Cu Chi, Cu Chi, OooooooO
Trip Start Aug 04, 2011
132Trip End Jan 04, 2012
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The tour was a great day out but most of this was thanks to the tour guide, a fella named Mr Bihn ("Call me Mr Bean"). He claimed to be a war veteran and hence he knew his stuff. A mixed background of filipino and Viet parentage, Mr Bean served under the Americans after spending 2 years in the states and joining the United States Navy. He was called into action serving in the Saigon region, and post the Americans bailing out, he spent a few years in a Viet prison for re-education under the communist regime. Years later as a tour guide he takes tourists around some of the sights of his younger days and is not afraid to tell his story. I expect it is repeated on a daily basis, and so he has honed the details as such to get the groups attention
He rattles off some of the historical dates before the Vietnam war in lightning quick time. He gives a load of information about the war and what started it. He then gives information about the Vietcong and about the Americans...and although he is a great storyteller, the facts were exactly as Lonely planet had put it. It was the same story. He added some bits about his part in the story and how he had lost members of his family. He is a true veteran and knows all the ground. There is no-one else like him giving tours. I started to believe everything he was saying. He was a formidable, entertaining and exciting tour guide. And I still want to believe him now, but a little doubt crept into my head later that evening when a couple of girls on a nearby table said....
"Yeah, we had a great time at the Cu Chi tunnels- we were really lucky as we had this tour guide who was a veteran serving in the area and so he knew all the details". They were not on our tour.
It is possible that there are two Mr Beans, there are certainly many Vets - however there were just too many coincidences to be true. Either way Mr Bean was great fun.
At the tunnels we were led around a series of displays showing the sniper pits used by the Vietcong to sneak up on the enemy- a few people squeezed themselves in. An american on another group was told clearly by his guide not to try and get too far into the hole, as he would not get out. I had to agree. The next display showed some of the barbaric home made traps set by the Vietcong. Mr Bean kept repeating how these people were everyday Vietnamese and had little to do with the communist party. They were simply defending themselves from the Americans. There are not many everyday people that I know that could think up some of the barbaric traps being used - but against Americans with M16's, I guess you've got to use anything you can.
We looked at a blown up tank with people clambering all over it (and I clambered over it too) and then headed to the firing range. Excellent. For roughly 10 pounds you could fire 10 rounds off on an AK47. Noisy, slightly dissapointing because the gun was fixed in position at it's tip (I guess the Vietnamese don't trust tourists with live weaponary and I don't blame them), but wholly enjoyable I let rip with 8 rounds of the Kalashnikov and Kate took the last couple of rounds (she insisted she didn't want anymore)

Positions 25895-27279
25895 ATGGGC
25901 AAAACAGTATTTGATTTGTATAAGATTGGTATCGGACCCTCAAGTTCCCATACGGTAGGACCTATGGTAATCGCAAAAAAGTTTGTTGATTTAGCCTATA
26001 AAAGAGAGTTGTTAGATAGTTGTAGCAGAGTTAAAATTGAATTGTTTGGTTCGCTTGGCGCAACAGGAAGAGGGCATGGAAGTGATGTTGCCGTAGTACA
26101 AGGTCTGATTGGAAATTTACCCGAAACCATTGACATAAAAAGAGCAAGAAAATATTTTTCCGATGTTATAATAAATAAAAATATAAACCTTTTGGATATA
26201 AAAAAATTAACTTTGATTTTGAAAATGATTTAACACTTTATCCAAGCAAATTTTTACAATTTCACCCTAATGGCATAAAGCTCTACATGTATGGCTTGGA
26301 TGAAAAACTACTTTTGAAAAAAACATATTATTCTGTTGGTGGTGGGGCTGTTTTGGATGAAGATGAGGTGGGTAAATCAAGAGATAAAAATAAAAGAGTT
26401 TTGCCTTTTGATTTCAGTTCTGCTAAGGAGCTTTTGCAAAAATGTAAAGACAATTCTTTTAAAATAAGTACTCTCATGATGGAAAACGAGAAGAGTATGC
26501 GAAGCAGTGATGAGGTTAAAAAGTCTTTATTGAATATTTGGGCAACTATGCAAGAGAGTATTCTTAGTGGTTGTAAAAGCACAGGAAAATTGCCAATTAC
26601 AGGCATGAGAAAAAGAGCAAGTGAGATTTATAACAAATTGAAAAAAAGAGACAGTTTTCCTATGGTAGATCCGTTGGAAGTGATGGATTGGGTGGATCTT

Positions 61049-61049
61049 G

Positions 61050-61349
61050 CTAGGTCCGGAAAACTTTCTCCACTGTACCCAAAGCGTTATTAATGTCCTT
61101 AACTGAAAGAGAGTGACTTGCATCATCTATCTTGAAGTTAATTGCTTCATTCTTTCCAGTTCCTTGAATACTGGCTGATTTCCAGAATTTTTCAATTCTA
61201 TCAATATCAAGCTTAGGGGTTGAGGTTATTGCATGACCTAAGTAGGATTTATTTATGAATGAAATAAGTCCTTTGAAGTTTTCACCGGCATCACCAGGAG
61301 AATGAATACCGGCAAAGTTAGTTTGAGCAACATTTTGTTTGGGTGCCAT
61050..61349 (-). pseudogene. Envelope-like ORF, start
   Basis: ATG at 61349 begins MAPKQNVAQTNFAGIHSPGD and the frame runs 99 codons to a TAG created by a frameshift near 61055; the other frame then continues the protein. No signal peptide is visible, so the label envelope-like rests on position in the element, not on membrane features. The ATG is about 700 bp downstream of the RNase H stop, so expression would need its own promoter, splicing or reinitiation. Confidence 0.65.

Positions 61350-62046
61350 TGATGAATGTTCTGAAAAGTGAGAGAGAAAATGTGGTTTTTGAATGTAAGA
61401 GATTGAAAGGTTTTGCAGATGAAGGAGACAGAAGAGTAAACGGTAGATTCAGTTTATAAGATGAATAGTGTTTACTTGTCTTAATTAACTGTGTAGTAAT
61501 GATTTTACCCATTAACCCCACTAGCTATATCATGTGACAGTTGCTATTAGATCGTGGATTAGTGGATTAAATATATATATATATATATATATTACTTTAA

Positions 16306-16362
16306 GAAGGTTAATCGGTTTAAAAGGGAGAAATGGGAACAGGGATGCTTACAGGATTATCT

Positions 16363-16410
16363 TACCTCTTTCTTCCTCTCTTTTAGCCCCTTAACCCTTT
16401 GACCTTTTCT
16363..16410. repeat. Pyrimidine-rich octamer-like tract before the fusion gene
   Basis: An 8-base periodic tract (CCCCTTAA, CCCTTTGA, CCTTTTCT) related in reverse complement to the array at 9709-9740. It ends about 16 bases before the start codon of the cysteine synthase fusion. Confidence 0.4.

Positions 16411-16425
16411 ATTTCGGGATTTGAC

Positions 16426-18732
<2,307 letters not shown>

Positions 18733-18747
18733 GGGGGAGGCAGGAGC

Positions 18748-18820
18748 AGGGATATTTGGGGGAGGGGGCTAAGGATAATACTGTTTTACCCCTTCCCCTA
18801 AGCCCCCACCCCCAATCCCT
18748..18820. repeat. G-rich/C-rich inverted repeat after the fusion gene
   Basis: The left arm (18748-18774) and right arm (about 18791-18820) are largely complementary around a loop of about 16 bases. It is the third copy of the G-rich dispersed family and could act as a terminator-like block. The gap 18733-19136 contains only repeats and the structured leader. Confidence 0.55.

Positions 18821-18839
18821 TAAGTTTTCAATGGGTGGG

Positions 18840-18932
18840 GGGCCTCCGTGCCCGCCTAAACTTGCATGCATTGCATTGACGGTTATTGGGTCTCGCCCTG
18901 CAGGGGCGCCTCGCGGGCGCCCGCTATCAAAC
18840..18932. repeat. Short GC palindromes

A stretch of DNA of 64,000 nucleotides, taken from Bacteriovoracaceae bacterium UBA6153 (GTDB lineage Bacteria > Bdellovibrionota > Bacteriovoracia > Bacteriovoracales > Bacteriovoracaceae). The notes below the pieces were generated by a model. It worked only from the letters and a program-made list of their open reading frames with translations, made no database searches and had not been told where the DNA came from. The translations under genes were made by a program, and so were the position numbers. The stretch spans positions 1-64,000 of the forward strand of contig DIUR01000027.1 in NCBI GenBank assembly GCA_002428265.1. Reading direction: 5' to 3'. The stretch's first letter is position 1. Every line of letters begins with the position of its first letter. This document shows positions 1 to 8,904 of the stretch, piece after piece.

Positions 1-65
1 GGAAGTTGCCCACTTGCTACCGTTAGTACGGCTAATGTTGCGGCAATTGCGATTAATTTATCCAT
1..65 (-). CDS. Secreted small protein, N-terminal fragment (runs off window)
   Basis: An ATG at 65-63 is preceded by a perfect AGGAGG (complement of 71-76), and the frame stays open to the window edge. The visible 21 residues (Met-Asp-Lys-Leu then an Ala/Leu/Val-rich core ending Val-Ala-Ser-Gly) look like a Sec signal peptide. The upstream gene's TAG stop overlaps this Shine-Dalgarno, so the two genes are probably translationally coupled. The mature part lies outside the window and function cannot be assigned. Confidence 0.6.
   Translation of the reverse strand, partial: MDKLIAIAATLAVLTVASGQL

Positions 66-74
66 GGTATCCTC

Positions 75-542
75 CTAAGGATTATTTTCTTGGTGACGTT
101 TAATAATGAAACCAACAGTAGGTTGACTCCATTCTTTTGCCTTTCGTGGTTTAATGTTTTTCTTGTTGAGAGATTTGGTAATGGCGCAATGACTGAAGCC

The tunnels themselves were the piece de resistance. Kate was expecting some stone walled underground tunnels of sound construction. Instead we were greeted with a 100m crawl through 3 levels of tunnels roughly 0.7-0.8m high and 0.6m wide. The tunnels, dug out in the Cu Chi clay stretch over some 200+km in length like a rabbit warren, allowing the VC to jump out on the GI's. Dug to a size allowing strategic use by the VC, but not for anyone else - they are simply just too tight space wise "The Americans Ass would get stuck" Bean would detail. I managed to drag myself through, at times on my hands and knees. The light at the end of the tunnel was a welcome relief after my sweat soaked clay covered clothes told the story of a hard trip. Kate found the going a little easier than me, but was surprised at how remarkable the network was. An engineering marvel - ironically strengthened by the napalm attacks of the Americans (the clay hardened under the heat of the napalm)
My Beans ability to make us laugh with silly jokes and tell a story kept us enthralled but the tunnels themselves were astounding. A patriotic black and white video accompanied by a diorama of the tunnels finished off the tour, a little bit tiresome at the end of the trip, but Mr Bean saved it with some more facts and stories relating to life in the tunnels.
We thoroughly enjoyed this day. The day was very cheap even with a few rounds on the AK47. To celebrate the cheapness we spent a Vietnamese fortune over dinner (just over half a million dong), and I sat drinking Tiger beer while Kate finally had her Freddie Kruger nails trimmed down to a respectable size at a local spa during a $3 manicure.